At the close of the first septennary, the following persons were elected members of the Council of Censors: Lewis Bebee, Jona. Brace, Benjamin. Carpenter, Ebenezer Curtis, Jona. Hunt, Stephen Jacobs, Ebenezer Marvin, Increase Mosely, Elijah Robinson, John Sessions, Micah Townsend and Ebenezer Walbridge. The Coun

cil examined the proceedings of the legislature, of which they gave a detailed account in an able ad. dress to the people.

They proposed amendments to the Constitution, a number of which were adopted by the Conven. tion, holden at Manchester, in June, 1786, and the whole Constitution, as amended, was established and published with the revised laws of 1787. It is also contained in a volume of the Laws, published by Anthony Haswell, in 1791, and the reader may compare the amended Constitution with the first contained in this volume, and ascertain what amendments were made. Instead, therefore, of occupying the space necessary to give all the amendments in detail, I insert the above named address to the people, as it contains a history of our legislation, during the septennary.



To the Freemen of the State of Vermont :

Your Council of Censors, elected agreeably to the XLIVth section of the Constitution, after having maturely considered the Frame of Government which has been the rule of political conduct for the inhabitants of this state, the last septenary; highly approving the principal part of it; with the greatest diffidence of their own judgment, and respect for the patriotism and abilities possessed by the formers of the present Constitution, have proposed certain alterations, heretofore offered to your consideration. In so doing, we principally had in view rendering government less expensive, and more wise and energetic ; objects, in the opinion of this Council, more especially during the infancy of a Commonwealth, worthy the attention of its freemen. The taxes which have been collected some years past for the support of government, demonstrate the expediency of the former; and every man's observation will suggest to him the necessity, for our political happiness and credit, of having government properly maintained, and the judicial and executive offices therein, filled by persons of the greatest wisdom and virtue.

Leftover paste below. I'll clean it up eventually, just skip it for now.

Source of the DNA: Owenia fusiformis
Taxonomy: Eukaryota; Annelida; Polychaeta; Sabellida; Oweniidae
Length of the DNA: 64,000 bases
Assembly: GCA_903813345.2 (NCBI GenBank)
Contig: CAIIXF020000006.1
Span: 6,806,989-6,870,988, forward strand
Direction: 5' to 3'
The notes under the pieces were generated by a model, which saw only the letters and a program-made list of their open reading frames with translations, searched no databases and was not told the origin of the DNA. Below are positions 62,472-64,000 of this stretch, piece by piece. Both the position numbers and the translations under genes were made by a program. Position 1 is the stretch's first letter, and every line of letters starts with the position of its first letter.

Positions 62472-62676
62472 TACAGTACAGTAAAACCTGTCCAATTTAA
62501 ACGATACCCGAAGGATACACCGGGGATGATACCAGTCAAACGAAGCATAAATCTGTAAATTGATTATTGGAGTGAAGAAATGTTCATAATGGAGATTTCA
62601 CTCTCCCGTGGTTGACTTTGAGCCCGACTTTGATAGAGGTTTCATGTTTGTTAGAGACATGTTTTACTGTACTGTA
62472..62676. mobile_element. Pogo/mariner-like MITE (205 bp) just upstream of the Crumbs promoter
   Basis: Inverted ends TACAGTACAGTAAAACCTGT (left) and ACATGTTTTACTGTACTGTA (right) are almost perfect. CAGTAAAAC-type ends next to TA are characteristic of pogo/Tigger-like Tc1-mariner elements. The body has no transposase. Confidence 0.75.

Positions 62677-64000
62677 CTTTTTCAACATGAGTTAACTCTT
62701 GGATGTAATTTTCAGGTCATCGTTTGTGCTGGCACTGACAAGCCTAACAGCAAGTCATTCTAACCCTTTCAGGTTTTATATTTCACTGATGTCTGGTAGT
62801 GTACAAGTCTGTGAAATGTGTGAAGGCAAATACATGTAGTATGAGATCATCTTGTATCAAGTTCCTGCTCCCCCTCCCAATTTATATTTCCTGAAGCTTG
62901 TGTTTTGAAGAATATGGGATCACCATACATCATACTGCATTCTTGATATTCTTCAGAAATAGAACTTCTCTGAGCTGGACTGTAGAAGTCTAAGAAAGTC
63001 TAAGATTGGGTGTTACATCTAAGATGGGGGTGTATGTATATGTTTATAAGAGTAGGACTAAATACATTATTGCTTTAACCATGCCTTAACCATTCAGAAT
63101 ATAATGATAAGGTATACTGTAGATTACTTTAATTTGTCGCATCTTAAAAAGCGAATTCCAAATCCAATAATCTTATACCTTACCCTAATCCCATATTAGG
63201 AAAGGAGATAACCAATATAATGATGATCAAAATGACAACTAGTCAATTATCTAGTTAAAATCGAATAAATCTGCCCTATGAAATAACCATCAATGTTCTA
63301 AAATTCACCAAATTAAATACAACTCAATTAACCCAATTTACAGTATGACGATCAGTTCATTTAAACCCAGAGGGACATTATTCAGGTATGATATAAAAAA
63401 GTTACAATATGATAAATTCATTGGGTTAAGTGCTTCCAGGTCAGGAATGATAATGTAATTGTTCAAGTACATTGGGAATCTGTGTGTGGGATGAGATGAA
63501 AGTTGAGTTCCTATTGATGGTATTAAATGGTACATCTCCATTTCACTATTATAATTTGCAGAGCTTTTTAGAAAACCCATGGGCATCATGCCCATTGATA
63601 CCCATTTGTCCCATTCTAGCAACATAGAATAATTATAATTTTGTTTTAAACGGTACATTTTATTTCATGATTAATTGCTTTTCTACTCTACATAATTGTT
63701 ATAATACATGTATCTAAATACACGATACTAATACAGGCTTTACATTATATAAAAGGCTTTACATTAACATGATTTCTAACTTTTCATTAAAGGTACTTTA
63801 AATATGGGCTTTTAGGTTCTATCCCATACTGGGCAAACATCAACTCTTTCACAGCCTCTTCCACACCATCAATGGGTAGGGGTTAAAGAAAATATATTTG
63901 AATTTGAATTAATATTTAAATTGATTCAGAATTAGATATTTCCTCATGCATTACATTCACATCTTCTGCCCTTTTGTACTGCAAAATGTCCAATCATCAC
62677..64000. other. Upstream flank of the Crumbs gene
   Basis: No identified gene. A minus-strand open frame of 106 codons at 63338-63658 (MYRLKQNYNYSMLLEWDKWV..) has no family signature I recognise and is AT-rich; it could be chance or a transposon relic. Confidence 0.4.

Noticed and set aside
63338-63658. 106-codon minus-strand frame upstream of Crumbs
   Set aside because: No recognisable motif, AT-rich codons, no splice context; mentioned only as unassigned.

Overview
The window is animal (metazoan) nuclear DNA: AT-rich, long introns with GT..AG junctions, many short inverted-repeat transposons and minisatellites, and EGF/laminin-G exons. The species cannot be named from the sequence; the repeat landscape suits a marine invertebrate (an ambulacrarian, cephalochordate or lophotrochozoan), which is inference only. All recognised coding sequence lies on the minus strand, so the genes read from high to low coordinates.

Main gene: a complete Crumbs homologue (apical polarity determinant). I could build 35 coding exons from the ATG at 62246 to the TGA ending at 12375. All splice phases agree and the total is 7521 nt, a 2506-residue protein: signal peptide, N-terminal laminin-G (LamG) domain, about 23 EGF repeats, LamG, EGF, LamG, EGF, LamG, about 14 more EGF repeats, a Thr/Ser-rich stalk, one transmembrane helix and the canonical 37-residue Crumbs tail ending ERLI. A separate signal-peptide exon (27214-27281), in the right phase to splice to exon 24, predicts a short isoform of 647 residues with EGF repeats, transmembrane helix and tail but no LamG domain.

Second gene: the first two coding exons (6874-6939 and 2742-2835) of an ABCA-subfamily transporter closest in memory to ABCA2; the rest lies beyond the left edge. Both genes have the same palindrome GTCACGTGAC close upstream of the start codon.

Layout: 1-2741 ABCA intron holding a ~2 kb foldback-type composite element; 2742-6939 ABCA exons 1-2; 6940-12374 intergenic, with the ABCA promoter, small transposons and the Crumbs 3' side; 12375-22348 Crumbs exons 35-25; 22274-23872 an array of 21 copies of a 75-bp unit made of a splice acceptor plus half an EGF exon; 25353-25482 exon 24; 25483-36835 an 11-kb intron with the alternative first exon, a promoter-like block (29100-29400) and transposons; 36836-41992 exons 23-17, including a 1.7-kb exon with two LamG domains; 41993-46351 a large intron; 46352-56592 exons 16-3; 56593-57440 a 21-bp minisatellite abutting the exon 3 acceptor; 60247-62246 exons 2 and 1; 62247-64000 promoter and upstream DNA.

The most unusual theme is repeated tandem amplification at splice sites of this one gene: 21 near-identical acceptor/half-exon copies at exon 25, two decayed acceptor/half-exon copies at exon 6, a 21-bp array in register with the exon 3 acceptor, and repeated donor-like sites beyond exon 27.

In the proposed alterations, we endeavored to guard, in future, against what is esteemed by this Council (our circumstances considered) to have been an error in the Constitution-electing persons to judicial and executive trusts, during good behavior : as it invested them with estates in their offices, which, without an alteration of the Frame of Government, cannot be legally taken from them, but by proving, in a judicial course of proceeding, instances of mal-administration. We therefore left it in the power of the Governor, Council, and Assembly, (whom we view in the present condition of the State, to be most competent to the election of judicial, and the several